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When Tim Burton was still a young animator at the Walt Disney Studios, he had an idea to make a stop-motion terror film. Frankenweenie was to accompany in 1985 and the 1984 re-issue of Pinocchio, but Disney thought it was too dark and scary, and reserved the short for another use.

Plot[]

Victor Frankenstein (played by Barret Oliver) is an 11-year old boy who creates movies starring his dog, Sparky (a bull terrier, whose name is a joke on the use of electricity in the film and voiced by Mel Blanc). After Sparky is hit by a car, Victor learns at school about electrical impulses in muscles, and gets the idea to bring his pet back to life. He creates elaborate machines which bring down a bolt of lightning that revives the dog. While Victor is pleased, his neighbors are terrified by the animal, and when the Frankensteins decide to introduce the revitalized Sparky to them, they become angry and afraid.

Sparky runs away, with Victor in pursuit, and they find themselves at a local miniature golf course, and hide in its flagship windmill. The Frankensteins' neighbors, now an angry mob, arrive on the scene, and while using a cigarette lighter to try to see in, the windmill is accidentally lit on fire. Victor falls and is knocked out, but Sparky rescues him from the flames, in time to be crushed by the windmill. The mob realizes its error and use their cars, along with jumper cables, to "recharge" Sparky. He is revived, and all celebrate. Sparky later falls in love with a Poodle whose fur bears a strong resemblance to the hairdo of the Bride of Frankenstein.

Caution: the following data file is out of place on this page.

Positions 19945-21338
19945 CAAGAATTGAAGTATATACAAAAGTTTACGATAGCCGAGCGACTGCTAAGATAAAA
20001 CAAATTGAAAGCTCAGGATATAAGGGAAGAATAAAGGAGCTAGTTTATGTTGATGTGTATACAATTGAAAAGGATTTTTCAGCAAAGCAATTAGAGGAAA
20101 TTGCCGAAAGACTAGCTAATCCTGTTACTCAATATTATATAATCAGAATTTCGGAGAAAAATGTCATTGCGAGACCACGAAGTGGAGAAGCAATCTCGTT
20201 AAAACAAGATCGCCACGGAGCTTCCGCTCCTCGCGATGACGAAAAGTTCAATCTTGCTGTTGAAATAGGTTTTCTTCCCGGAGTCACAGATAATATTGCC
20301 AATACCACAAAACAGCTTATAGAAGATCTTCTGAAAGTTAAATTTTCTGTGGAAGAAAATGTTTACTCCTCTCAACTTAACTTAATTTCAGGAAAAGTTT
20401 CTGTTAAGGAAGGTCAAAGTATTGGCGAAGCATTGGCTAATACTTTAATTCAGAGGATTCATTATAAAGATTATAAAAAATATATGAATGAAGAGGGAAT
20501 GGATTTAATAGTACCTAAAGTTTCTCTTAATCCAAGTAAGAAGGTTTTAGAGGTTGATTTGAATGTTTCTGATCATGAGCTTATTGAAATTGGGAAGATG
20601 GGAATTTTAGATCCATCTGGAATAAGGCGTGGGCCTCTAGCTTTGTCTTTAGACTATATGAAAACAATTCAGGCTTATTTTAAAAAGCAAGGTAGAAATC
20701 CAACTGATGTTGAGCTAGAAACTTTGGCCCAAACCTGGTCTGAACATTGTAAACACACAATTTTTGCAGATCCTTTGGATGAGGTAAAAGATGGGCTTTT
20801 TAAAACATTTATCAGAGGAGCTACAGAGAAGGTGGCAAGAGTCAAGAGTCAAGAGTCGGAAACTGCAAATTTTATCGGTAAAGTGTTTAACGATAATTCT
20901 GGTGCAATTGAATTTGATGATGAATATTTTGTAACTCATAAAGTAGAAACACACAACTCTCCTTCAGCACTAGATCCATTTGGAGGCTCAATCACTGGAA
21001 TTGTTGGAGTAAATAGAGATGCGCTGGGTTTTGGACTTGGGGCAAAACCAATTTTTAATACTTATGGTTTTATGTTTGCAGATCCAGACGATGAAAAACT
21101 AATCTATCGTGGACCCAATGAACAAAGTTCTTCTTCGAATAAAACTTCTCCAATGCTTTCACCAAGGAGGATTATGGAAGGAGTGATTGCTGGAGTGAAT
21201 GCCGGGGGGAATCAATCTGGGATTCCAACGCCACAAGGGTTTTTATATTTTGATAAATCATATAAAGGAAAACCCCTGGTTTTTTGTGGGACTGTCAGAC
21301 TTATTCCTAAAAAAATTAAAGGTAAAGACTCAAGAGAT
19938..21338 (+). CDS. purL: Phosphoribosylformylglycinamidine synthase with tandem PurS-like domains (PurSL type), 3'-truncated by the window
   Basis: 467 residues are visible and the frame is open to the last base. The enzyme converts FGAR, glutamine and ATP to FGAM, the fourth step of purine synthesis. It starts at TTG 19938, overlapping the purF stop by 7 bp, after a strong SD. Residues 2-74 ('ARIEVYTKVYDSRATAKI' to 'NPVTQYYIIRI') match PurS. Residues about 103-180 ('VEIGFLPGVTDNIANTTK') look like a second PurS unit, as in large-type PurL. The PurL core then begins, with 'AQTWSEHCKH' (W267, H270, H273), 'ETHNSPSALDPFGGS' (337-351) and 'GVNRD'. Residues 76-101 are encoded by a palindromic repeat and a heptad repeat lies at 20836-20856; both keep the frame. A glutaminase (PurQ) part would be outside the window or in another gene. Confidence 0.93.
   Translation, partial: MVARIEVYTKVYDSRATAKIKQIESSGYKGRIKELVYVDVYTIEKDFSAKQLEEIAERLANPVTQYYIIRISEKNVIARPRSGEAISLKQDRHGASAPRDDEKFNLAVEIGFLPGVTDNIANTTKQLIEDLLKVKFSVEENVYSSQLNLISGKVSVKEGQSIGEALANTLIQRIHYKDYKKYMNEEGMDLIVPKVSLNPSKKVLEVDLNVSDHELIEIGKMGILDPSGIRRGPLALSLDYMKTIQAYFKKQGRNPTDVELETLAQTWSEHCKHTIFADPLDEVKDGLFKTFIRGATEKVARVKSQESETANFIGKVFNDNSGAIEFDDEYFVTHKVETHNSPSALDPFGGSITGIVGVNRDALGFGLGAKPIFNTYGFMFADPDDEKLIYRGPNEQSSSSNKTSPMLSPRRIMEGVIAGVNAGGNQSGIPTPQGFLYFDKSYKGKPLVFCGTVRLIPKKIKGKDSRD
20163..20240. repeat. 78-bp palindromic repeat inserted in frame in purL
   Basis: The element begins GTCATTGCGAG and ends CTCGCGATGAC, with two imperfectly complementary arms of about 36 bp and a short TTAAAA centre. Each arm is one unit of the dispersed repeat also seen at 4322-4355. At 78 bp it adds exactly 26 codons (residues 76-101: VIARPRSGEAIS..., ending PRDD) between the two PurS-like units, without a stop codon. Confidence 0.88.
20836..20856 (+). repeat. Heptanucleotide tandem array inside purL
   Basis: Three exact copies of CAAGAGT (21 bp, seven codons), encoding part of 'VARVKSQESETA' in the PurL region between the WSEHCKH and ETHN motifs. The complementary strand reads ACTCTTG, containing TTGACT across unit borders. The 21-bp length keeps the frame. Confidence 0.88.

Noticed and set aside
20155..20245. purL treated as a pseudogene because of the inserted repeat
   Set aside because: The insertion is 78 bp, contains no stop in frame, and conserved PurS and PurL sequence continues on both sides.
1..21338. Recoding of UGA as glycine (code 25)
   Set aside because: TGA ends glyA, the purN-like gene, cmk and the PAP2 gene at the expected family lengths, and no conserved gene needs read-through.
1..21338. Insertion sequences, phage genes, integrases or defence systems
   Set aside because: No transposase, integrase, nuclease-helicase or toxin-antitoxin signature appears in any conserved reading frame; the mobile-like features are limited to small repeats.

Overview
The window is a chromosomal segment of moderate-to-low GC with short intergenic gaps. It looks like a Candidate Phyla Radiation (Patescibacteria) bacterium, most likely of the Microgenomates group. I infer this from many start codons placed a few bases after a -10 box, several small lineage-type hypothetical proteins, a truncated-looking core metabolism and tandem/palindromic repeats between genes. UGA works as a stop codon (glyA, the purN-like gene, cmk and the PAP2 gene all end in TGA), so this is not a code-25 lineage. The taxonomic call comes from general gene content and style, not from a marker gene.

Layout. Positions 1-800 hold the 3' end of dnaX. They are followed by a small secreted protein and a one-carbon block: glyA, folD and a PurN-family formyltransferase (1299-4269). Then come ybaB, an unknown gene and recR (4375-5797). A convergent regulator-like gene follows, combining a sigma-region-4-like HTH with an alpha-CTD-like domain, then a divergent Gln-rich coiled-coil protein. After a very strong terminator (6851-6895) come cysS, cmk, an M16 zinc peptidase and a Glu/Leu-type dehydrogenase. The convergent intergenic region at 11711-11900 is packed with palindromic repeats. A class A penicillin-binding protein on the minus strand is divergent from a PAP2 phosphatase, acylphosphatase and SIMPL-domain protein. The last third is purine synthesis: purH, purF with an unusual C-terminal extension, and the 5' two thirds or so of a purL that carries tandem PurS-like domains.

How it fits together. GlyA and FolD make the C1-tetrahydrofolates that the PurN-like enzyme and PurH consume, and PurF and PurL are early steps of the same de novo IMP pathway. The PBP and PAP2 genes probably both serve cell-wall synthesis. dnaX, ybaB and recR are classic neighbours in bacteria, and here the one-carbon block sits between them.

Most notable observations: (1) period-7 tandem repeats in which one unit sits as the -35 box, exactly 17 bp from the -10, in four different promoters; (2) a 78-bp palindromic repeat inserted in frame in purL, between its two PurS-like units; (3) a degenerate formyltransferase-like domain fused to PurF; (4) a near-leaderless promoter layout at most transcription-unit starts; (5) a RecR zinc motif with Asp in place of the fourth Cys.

Cast[]

  • Mel Blanc as Sparky (voice)
  • Shelley Duvall as Susan Frankenstein
  • Daniel Stern as Ben Frankenstein
  • Barret Oliver as Victor Frankenstein
  • Joseph Maher as Mr. Chambers
  • Roz Braverman as Mrs. Epstein
  • Paul Bartel as Mr. Walsh
  • Sofia Coppola as Anne Chambers (as Domino)
  • Jason Hervey as Frank Dale
  • Paul C. Scott as Mike Anderson
  • Helen Boll as Mrs. Curtis
  • Tony Jay as the Narrator
    • Mark Dodson as Sparky’s vocal effects
  • Rusty James as Raymond

Controversy[]

Burton was hired by Disney after the film was completed; the studio claimed that he had wasted company resources and felt the film was too scary for young audiences. It had been scheduled to debut theatrically in the U.S. before a re-release of Pinocchio on December 21, 1984, but was shelved. It did play U.K. theaters in 1985 in front of Touchstone Pictures' Baby: Secret of the Lost Legend. But after the mainstream success of Burton's features Beetlejuice, Pee-wee's Big Adventure and Batman, the film was given a home video release in 1985 and 1992. It is currently available as an extra, along with Vincent, on The Nightmare Before Christmas DVD, Blu-ray and UMD for PSP, and is also available on Disney+.

Remake[]

Main article: Frankenweenie

Burton produced on a full length stop-motion remake of the film, which was released on October 5, 2012.

Gallery[]

Wikipedia
This page uses content from the English Wikipedia. The article or pieces of the original article was at Frankenweenie (1984 film). The list of authors can be seen in the page history. As with Disney Wiki, the text of Wikipedia is available under the GNU Free Documentation License.


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Frankenweenie-508bb68ddc4c5
Media
Frankenweenie (short)FrankenweenieCaptain Sparky vs. The Flying SaucersSoundtrack
Characters
Victor FrankensteinBen FrankensteinSusan FrankensteinSparkyElsa Van HelsingPersephoneToshiakiNassorEdgar "E" GoreWeird GirlBobMr. RzykruskiMr. WhiskersWere-RatShelleyColossusMr. BurgermeisterGym TeacherSea Creatures
Locations
New HollandNew Holland Windmill
Songs
Pet SemetaryStrange Love
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